Busby to shut Nine West and Mango
Head of marketing Leane Adolph said on Wednesday all free-standing stores under both these brands would close by the end of March.
“The company regularly reviews the portfolio’s performance and relevance to market and decided to move the Mango business into the store-in-store concept within Edgars. Similarly, with Nine West, we will keep a wholesale presence [for handbags] in the SA market through Edgars,” she said.
The House of Busby owns the exclusive rights to both Mango and Nine West. The Nine West licence was acquired in 1999 and, until recently, had 13 stand-alone stores throughout the country. Nine West sells footwear, handbags, eyewear and accessories.
The Mango licence was acquired in 2006 and there were nine stand-alone stores in SA. Mango now has 35 store-in-stores in Edgars stores nationwide. Mango sells apparel and accessories. Adolph said that rumours of Busby coming under business rescue were untrue, adding it was not expected that there would be any job losses as a result of the decision to close shop for the brands as affected staff would be accommodated within the group’s structures.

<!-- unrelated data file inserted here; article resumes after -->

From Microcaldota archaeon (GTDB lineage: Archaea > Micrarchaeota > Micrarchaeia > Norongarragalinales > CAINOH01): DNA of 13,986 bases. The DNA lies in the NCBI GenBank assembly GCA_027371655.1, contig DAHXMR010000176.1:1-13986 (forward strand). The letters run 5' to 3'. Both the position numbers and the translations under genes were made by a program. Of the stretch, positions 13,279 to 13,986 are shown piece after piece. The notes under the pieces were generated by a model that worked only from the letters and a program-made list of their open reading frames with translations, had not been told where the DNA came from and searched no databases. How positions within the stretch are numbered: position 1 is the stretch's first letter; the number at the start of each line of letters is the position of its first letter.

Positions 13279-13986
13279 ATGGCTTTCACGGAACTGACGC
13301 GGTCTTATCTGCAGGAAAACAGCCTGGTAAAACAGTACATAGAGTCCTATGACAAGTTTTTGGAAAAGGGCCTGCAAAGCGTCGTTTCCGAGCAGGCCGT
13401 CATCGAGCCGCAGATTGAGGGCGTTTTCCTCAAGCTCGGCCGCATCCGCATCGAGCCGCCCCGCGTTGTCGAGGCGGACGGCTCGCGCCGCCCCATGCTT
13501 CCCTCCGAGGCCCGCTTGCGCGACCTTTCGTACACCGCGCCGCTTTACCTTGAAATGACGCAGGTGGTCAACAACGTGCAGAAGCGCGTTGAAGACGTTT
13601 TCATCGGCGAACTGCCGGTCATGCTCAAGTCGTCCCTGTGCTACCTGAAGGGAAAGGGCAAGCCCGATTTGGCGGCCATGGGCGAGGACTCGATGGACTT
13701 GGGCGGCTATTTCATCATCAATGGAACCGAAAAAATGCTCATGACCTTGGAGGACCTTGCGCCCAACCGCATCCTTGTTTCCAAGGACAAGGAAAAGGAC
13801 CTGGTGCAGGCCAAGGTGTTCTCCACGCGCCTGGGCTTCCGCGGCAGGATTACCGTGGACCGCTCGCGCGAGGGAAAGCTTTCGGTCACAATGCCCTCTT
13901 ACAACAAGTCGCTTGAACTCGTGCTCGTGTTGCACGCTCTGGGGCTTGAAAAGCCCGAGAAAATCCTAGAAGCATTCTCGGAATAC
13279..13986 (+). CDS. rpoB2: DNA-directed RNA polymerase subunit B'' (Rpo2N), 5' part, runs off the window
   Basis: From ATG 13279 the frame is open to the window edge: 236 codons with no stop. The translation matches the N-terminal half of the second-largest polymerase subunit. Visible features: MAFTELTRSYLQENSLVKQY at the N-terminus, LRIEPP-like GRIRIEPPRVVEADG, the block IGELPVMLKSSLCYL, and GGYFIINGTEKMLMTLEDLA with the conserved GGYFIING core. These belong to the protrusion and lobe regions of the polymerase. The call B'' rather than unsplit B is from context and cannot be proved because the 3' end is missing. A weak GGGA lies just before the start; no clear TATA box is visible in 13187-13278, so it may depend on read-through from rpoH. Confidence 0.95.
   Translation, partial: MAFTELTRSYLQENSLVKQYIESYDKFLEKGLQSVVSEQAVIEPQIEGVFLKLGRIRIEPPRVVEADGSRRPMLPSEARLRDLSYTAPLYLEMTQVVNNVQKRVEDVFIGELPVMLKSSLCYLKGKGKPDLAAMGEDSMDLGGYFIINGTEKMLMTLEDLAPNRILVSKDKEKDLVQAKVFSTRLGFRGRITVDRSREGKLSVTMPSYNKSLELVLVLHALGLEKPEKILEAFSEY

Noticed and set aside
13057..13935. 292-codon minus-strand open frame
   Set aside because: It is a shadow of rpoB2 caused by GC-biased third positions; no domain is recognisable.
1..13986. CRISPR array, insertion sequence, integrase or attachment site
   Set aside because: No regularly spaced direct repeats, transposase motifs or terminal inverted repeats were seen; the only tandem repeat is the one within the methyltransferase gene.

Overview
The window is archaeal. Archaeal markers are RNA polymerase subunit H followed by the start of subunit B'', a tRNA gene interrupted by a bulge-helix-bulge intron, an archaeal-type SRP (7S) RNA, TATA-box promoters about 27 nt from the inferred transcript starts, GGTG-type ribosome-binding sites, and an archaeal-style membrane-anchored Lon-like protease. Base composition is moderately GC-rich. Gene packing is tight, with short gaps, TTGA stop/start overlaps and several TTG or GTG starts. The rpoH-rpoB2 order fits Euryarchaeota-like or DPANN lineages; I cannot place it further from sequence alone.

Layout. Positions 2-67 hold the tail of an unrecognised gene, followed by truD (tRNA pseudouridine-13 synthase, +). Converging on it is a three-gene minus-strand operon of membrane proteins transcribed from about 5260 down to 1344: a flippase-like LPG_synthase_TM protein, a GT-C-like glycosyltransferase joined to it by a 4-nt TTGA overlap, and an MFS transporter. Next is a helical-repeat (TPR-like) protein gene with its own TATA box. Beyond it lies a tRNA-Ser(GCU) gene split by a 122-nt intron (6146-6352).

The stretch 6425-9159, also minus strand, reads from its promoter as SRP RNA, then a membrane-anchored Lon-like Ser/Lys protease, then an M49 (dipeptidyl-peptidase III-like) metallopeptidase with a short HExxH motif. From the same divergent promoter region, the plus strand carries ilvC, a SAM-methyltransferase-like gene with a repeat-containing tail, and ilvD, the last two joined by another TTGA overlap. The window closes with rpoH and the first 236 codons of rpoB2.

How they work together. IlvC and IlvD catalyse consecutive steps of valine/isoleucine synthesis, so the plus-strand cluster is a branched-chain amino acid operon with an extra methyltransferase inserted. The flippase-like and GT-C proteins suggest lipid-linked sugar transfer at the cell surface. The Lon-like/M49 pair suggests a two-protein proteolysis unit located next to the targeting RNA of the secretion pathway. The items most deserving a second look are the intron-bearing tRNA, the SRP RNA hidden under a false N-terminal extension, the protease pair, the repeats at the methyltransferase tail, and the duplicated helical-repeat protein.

The House of Busby was delisted from the JSE in May 2008, when management, together with Ethos Private Equity, acquired control. The Busby enterprise is valued at about R1.3bn. Busby also owns exclusive rights to many other well-known international brands in SA including Aldo, Forever New, Guess, Steve Madden and Call it Spring.
In the past year, it has acquired the master licences for two new brands, Women’secret and 3INA, which further diversified its portfolio from footwear, apparel and luggage to include intimate apparel and cosmetics.
Adolph said the group was confident that the rejigging of the portfolio would allow it to focus on the growth of the newly acquired brands and to optimise its existing portfolio, “re-emphasising the importance of great customer service and a commitment to delivering consistent, quality, international product at prices that reflect customer value”.
Independent analyst Syd Vianello said it was possible that the group’s pricing model had made Mango and Nine West uncompetitive in a market that was under stress and searching for lower price points.